A Japanese security company plans to rent out a private drone that takes off when intruder alarms are tripped and records footage of break-ins as they happen, a spokeswoman said on Thursday.
The helicopter-like device is equipped with a small surveillance camera that can transmit live pictures of a crime taking place.
“The flying robot could take off if our online security systems detect any unauthorised entry,” Asuka Saito, a spokeswoman for Secom, said.
“It would enable us to quickly check out what’s actually happening on the spot,” she said.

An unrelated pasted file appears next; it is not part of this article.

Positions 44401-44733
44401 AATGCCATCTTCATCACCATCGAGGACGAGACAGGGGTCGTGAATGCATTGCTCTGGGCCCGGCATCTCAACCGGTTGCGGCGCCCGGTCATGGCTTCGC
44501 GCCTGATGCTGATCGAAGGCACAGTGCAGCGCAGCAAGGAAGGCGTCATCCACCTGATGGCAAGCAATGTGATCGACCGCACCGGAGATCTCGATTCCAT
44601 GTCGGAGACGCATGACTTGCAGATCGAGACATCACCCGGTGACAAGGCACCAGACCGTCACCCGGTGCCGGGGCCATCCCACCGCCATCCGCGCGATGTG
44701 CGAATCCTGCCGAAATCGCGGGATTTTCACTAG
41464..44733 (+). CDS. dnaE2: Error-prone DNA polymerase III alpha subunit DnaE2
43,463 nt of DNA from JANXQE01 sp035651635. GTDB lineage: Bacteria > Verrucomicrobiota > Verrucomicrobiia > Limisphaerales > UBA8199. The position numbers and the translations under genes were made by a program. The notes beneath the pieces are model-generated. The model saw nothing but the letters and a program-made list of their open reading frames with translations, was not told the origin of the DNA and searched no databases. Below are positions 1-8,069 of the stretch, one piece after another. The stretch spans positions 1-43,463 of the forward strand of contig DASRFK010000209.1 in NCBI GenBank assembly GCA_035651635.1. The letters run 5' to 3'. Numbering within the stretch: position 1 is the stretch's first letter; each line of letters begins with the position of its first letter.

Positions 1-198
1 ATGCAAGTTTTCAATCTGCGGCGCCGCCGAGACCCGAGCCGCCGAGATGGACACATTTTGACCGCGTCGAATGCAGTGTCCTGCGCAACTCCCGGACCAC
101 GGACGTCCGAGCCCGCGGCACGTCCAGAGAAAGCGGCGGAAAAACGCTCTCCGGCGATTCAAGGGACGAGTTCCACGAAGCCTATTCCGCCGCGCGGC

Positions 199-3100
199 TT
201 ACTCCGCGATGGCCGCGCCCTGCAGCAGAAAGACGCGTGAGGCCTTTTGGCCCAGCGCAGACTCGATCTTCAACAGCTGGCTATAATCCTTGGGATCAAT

The machine with four sets of rotors is based on a model provided by Germany’s Ascending Technologies and equipped with Secom-developed software, camera and other devices, Saito said.
The company says the world’s first autonomous private drone for security use measures 60 centimetres (24 inches) wide and weighs 1.6 kilogrammes (3.5 pounds) and will allow factory managers to monitor areas left uncovered by static cameras.
Firms in Japan will be able to rent the drone as part of Secom’s online security system for around 5,000 yen ($58) a month some time after April 2014, Saito said, adding the company would also like to offer the service in other countries.